She stared outside of her small window that she had to kneel on a chair just to see out of. The window was placed unnaturally high, and nearly impossible for even her tall figure to see out of. Valerie watched the other kids from her street run after each other with large smiles plastering their sweet faces. Every day she would watch the same group of kids run past her window and wonder. She wasn’t sure what it was like to go outside other than for her trips to the hospital, let alone have friends. Though, she could only imagine it was better than being locked away.
‘Valerie, get down from there. You’ll hurt yourself,’ her mother cried out, her eyebrows furrowing so far down her forehead that her eyes were almost hidden by the folds in her skin. Valerie turned away from the face of her mother and laid her eyes back on the kids having fun.
‘Relax mum, it’s nearly impossible to hurt myself. Sheesh.’ Valerie looked back over at her mum, who rolled her eyes. You see, her mother was paranoid. To her, anything could open up its mouth and swallow her precious little daughter alive. Just because she was sick, and unlike the other kids around her, that was no excuse for Valerie to live in a cage of her own house.
Now, her mother wasn’t cruel. She just thought she was protecting the only real thing she had in her life. It hadn’t always been like this, in fact, they used to be what their neighbourhood would call the ‘perfect’ family. Then Valerie got sick when she was twelve and her father made a run for it, taking Valerie’s little sister alongside him, leaving just Valerie and her mother behind in this great big house.
‘I’m not leaving until you get down.’ She rolled her eyes and jumped off the chair.
‘Now, do you mind leaving?’
Her mother nodded her head and swiftly left the room. She only wanted her to leave so that she could get straight back on the chair and look back out the window. She shouldn’t have to live like this, but in a way, she had accepted it and chose just to watch others enjoy their lives and be left wondering what it was like.
In a way, her mother was trapped in their house too. For four straight years she had not left Valerie’s side. She would take her to doctor appointments, stay overnight or for months at a time with her at the hospital and hold her hand as she fell asleep, fever like. There were other times, though, where Valerie would be at home doing well and she had clear memories of her mother locking her bedroom door for days on end, only entering to give Valerie her medication, check up on her, feed her, then leave again. Every time she would leave her bedroom, her mother would always come back with a red, splotched face, deep purple bags underneath her eyes and dry cracked skin.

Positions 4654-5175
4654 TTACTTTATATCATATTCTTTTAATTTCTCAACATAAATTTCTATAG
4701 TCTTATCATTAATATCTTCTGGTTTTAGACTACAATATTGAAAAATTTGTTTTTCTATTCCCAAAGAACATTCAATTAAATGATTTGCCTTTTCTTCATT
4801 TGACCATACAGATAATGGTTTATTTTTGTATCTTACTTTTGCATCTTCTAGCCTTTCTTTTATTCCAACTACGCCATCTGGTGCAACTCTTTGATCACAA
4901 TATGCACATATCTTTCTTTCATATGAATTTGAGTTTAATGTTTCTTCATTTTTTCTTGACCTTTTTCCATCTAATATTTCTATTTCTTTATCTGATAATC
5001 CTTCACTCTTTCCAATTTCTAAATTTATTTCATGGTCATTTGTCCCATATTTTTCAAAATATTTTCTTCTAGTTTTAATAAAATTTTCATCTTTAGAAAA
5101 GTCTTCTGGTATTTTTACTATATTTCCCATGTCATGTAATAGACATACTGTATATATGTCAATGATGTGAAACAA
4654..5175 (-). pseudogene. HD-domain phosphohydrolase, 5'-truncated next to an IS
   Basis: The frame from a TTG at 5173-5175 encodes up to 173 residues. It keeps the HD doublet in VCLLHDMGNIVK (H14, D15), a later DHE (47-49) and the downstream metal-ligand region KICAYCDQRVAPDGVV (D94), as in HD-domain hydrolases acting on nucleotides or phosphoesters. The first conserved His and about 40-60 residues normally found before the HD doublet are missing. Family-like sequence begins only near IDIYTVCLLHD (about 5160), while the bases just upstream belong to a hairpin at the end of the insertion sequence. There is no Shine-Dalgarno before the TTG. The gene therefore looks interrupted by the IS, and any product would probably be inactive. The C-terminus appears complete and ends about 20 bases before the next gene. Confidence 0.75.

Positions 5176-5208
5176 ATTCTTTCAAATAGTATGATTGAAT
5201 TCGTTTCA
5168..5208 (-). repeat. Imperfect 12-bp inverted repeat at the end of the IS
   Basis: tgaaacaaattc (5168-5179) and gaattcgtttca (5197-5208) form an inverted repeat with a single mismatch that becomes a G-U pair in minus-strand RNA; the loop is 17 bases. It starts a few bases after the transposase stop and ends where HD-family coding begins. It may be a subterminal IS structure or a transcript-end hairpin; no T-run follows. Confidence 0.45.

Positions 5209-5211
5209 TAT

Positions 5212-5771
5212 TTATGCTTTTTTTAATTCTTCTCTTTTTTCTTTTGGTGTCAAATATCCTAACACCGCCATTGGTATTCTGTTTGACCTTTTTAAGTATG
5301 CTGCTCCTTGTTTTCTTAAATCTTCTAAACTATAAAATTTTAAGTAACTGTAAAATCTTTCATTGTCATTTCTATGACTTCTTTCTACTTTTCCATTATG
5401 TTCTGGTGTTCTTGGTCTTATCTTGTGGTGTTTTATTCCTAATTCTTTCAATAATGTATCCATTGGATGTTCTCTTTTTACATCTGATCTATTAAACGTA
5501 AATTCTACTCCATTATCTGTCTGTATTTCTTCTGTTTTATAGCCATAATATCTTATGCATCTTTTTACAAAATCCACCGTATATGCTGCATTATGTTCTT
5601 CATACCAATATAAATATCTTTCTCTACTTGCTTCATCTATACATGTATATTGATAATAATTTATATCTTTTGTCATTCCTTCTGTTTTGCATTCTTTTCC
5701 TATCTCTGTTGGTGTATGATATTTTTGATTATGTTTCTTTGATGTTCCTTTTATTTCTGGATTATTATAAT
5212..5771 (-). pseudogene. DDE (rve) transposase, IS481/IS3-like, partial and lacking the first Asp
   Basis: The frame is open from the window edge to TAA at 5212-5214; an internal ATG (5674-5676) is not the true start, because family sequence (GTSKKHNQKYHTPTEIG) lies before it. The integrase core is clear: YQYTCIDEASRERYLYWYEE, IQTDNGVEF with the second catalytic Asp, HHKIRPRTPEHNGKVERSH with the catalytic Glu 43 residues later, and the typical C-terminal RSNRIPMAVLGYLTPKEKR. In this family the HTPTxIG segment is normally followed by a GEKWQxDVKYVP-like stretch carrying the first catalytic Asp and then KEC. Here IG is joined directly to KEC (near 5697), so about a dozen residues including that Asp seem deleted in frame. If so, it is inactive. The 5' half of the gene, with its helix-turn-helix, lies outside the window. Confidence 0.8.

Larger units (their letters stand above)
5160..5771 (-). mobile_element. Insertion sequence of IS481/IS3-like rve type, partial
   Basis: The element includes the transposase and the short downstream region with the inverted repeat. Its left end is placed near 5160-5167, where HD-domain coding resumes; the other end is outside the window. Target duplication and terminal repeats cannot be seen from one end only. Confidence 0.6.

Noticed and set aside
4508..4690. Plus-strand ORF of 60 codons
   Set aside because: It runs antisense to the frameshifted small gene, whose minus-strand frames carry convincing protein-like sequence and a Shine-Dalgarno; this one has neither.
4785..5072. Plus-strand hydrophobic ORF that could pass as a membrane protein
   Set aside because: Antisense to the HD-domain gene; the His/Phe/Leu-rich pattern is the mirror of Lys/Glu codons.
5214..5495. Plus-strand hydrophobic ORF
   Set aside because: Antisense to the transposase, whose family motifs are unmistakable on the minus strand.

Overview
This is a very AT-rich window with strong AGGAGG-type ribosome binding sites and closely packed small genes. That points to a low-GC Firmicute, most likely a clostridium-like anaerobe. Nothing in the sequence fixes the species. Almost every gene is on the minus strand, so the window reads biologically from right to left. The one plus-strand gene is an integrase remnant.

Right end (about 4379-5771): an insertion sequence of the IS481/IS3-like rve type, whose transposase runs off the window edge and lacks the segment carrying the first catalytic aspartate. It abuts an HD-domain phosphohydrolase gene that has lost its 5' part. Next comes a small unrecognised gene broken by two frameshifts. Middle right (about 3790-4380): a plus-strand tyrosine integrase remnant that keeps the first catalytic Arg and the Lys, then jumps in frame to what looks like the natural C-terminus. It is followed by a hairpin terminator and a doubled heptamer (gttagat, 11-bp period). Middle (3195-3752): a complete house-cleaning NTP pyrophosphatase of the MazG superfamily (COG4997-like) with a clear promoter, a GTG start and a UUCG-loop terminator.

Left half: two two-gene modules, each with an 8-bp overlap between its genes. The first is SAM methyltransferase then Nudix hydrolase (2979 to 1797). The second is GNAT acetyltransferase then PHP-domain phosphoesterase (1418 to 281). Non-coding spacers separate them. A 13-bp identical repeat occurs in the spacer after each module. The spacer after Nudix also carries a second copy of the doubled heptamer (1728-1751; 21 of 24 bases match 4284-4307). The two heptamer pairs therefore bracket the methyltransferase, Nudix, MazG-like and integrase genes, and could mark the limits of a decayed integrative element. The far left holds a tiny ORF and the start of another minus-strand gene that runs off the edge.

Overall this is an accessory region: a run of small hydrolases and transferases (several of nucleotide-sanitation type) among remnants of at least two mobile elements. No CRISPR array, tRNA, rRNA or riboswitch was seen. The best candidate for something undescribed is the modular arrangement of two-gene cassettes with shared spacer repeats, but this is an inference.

When Valerie managed to look back out of the window, the kids had disappeared, and the street was quiet once more expect for the few birds that flew past the window, and the occasional adult who would walk past. Valerie smiled when she spotted their neighbour, Winifred, the old lady with her black, short haired Chihuahua, Rudi. The dog was probably almost as old as Winifred.
Once Winifred was out of her view, she gave up and jumped back off the chair. She thought she’d better be safe in case her mother came back through the door to yell at her again. She seemed to do that a lot, but she just knew what Valerie was like and that she’d more than likely make her way back up the chair. It was actually strange she hadn’t come back in here already, but she shrugged her shoulders and jumped onto her bed, making a sinking dint in her mattress in the shape of her body. Valerie snuggled her face into her pillow and hoped she didn’t hear the voice of her mother re-entering her bedroom.
With her face snuggled into her pillow, Valerie thought back to the days when it wasn’t just her and her mother. They would eat together at a table every night, where Valerie would watch her younger sister shovel food down her mouth with a cheeky grin as her mother and father would stare at her with rolling eyes. Her sister’s response would always be to continue shovelling her food down her mouth, so much so that it would occasionally dribble onto her chin. Then Valerie’s father would stand up and point a finger at her sternly.
‘Jessica Sinclair, you better be more of a lady when you eat otherwise you will not get your desert.’
Jessica would give her father puppy dog eyes before shovelling food back into her mouth. Valerie would be sitting beside her sister doing her best not to laugh and egg on her bad habits and stubbornness. That was before. This is the now. The slow strangle of overbearingness that had exploded long ago.